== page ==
A friend of mine recently shared Brené Brown's TEDx talk on shame, vulnerability and the key to wholehearted living. After watching both TED talks, I hopped right on to Amazon and bought her book Daring Greatly. I've been told I started out of order... so I plan to purchase her earlier books. But let me just tell you...Worth. Every. Penny. Before you go any further, see for yourself and watch this video:
I'll go ahead and save you a Google search and give you the link to buy the book, too. Click here. (This isn't even an affiliate link, I get no financial benefit from sharing this)
Brené Brown points out that our fatal flaw is associating vulnerability with weakness. But she then explains that vulnerability isn't weakness at all. It takes great strength and courage to be vulnerable. Let's take the image of boxers going into a boxing ring. Once they enter the ring, they are exposed and vulnerable to getting hit. Heck, they are guaranteed to get hit. A part of vulnerability is being aware of your weakness and being courageous in spite of the fear of getting hit. Boxers know where their weakness is - that's why you see them hold their gloves up and guard their head and face. I am sure many of you haven't thought "man, that guy (or gal) sure is vulnerable by going into the boxing ring". Most of us think about their strength and are impressed with their ability to take a hit.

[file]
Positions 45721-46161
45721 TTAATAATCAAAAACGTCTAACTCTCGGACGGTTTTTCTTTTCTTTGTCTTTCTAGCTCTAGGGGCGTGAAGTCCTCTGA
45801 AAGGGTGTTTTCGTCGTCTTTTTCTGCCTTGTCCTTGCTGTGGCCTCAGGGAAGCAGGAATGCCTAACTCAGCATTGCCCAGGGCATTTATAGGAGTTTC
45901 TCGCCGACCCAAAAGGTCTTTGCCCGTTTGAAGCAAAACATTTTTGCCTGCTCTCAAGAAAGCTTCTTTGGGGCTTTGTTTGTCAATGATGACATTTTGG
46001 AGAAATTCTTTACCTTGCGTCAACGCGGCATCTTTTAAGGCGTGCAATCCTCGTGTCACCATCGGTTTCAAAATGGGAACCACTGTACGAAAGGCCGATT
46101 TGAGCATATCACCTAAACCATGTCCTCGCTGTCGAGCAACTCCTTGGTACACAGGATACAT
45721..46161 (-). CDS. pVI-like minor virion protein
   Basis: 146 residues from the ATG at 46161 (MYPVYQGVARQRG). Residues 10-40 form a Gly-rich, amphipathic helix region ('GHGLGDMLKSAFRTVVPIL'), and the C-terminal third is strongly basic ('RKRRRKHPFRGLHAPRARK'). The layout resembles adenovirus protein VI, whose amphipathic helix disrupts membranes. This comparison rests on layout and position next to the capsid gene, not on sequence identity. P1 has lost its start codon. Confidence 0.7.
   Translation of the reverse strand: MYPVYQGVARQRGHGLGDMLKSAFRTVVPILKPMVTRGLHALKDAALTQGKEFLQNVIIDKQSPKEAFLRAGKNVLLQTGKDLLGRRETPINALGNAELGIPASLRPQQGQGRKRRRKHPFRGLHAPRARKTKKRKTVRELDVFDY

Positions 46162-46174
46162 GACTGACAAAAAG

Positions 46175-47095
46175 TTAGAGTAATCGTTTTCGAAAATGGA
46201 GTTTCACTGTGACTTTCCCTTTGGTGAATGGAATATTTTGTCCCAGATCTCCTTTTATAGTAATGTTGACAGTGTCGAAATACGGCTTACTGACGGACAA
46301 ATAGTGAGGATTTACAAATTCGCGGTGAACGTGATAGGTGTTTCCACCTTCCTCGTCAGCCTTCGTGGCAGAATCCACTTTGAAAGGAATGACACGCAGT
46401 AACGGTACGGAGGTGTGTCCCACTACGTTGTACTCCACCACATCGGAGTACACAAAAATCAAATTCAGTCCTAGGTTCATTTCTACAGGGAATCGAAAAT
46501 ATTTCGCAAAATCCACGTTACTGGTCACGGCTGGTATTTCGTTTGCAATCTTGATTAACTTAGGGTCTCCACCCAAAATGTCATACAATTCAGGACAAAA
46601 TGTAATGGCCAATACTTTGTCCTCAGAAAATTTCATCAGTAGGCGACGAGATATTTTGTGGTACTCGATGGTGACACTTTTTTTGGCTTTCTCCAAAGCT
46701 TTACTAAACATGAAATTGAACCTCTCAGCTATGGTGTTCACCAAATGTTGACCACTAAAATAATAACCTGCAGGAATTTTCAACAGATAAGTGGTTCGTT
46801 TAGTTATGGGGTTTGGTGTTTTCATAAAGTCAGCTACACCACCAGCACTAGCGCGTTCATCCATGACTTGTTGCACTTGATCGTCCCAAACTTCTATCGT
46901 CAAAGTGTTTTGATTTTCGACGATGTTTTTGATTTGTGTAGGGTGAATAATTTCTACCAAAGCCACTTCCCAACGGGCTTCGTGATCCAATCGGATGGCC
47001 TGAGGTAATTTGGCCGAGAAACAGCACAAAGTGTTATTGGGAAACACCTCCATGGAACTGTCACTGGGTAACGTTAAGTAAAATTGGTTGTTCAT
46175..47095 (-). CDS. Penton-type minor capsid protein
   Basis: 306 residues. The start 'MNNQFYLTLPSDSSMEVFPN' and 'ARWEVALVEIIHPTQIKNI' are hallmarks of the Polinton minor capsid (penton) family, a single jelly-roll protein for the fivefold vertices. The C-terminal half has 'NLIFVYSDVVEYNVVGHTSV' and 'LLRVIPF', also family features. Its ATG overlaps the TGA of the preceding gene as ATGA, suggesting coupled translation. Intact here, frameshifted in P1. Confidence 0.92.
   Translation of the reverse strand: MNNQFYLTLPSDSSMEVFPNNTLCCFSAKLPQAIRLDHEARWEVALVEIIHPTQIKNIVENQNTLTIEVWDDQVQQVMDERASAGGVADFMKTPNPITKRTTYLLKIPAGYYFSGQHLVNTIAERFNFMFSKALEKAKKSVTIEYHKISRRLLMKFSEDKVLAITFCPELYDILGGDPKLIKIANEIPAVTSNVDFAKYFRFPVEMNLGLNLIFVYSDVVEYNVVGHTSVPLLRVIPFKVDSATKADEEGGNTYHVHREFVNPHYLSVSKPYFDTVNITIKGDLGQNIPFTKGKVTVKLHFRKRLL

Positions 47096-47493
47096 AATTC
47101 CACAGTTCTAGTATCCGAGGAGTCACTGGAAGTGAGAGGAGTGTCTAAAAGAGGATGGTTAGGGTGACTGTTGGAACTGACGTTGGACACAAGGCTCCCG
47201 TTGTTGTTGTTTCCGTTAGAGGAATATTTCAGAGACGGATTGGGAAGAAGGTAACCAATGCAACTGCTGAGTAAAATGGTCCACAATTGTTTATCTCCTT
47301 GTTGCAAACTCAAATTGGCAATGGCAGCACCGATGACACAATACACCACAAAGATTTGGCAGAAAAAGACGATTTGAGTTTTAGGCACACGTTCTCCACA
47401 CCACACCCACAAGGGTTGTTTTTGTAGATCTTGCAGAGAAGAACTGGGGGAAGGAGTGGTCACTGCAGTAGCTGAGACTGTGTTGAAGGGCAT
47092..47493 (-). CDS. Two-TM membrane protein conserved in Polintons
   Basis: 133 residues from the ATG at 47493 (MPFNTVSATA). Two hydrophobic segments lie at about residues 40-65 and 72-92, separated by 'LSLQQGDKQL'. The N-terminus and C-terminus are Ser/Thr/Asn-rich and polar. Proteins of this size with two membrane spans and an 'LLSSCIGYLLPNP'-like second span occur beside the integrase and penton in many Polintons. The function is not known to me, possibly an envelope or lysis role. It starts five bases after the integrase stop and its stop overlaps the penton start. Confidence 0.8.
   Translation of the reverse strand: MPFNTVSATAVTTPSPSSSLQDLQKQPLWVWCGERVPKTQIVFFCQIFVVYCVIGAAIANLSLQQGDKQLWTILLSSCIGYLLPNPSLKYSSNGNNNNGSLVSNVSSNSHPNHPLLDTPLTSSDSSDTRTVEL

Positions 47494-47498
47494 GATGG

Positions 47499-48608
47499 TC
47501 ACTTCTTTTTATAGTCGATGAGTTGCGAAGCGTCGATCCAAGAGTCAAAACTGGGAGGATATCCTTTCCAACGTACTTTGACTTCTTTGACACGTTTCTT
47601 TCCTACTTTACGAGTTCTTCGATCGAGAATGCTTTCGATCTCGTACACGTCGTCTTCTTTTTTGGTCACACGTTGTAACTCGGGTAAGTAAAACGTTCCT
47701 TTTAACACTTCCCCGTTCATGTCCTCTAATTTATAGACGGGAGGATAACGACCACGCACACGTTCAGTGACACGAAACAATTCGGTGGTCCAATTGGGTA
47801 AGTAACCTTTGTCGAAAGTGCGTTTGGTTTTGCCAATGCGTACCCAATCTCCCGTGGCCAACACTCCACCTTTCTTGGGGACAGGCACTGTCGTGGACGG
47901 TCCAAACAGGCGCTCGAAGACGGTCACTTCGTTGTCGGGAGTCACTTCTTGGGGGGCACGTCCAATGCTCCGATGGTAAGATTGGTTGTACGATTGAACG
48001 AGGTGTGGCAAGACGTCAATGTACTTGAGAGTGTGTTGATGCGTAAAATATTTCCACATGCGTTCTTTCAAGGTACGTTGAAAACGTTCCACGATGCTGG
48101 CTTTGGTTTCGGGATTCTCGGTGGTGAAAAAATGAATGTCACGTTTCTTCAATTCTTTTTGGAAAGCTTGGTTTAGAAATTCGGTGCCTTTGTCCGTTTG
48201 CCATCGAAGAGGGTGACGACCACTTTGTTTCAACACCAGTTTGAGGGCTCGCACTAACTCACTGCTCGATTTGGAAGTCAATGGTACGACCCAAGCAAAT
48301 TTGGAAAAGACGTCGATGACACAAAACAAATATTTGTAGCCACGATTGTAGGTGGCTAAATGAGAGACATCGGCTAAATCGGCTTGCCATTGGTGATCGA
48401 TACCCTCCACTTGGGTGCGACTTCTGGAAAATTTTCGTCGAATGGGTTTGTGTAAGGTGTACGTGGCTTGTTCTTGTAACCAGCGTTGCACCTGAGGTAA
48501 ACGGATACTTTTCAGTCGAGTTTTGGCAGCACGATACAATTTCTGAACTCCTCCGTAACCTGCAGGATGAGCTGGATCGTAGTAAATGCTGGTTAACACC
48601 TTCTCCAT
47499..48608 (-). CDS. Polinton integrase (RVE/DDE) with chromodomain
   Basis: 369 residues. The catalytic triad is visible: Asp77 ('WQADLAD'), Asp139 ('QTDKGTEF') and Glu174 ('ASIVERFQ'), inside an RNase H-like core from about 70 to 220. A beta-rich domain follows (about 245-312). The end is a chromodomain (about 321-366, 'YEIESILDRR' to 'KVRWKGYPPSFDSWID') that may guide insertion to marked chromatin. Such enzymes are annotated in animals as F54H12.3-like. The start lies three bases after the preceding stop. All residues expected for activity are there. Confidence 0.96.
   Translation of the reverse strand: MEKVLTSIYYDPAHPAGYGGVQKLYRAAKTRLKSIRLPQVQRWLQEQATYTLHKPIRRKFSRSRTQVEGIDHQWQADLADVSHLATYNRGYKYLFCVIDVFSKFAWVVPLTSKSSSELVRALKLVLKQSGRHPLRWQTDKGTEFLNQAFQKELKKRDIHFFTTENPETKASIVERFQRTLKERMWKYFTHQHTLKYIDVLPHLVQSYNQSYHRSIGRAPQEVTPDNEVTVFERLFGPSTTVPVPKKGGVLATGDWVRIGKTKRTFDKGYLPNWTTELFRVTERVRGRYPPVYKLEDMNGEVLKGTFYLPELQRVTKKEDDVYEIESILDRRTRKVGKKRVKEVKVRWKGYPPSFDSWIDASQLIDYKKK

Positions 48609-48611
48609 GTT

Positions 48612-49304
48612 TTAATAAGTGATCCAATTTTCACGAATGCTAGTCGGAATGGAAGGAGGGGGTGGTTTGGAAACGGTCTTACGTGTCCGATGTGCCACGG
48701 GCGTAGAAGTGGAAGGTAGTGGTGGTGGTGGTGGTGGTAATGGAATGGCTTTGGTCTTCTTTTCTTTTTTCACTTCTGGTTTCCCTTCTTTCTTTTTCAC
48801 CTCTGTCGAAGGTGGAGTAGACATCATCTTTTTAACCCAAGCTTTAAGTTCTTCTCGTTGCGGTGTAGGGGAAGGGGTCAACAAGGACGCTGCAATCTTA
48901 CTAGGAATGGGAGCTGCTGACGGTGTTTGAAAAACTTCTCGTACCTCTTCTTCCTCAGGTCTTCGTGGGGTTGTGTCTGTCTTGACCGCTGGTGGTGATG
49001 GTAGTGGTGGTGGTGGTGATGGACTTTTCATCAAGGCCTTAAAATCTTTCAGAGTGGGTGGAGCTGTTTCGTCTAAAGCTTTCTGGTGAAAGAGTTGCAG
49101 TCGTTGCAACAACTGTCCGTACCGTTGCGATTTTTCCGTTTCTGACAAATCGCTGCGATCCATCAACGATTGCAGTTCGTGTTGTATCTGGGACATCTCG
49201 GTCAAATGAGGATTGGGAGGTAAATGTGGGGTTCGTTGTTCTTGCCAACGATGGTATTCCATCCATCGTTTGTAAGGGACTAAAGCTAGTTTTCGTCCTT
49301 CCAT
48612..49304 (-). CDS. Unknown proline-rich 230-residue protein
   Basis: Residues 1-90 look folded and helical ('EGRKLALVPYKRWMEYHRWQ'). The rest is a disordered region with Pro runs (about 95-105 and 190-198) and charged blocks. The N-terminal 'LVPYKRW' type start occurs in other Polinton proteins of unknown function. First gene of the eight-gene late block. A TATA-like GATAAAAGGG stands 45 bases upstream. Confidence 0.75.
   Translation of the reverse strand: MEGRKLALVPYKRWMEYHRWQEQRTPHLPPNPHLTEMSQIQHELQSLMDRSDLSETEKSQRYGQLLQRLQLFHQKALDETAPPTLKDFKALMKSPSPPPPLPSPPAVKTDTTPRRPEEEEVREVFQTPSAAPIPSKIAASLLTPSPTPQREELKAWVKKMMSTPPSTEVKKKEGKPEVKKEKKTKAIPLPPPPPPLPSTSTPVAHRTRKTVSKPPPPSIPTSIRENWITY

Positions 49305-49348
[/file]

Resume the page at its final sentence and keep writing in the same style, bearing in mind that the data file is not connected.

I think estate planning is similar. It takes courage to face your fears. These conversations make us feel vulnerable because we are coming to face our own mortality. We acknowledge we are not invincible. Having a will, or a power of attorney, is like keeping your gloves up and blocking your face. It's taking care of the most important things, your husband, your wife, your kids, your parents, your family. We cannot step in to the boxing ring without getting hit [and spoiler alert: if you're living life--- you are already in the boxing ring]. So put your gloves up. Block your face, and guard your weaknesses.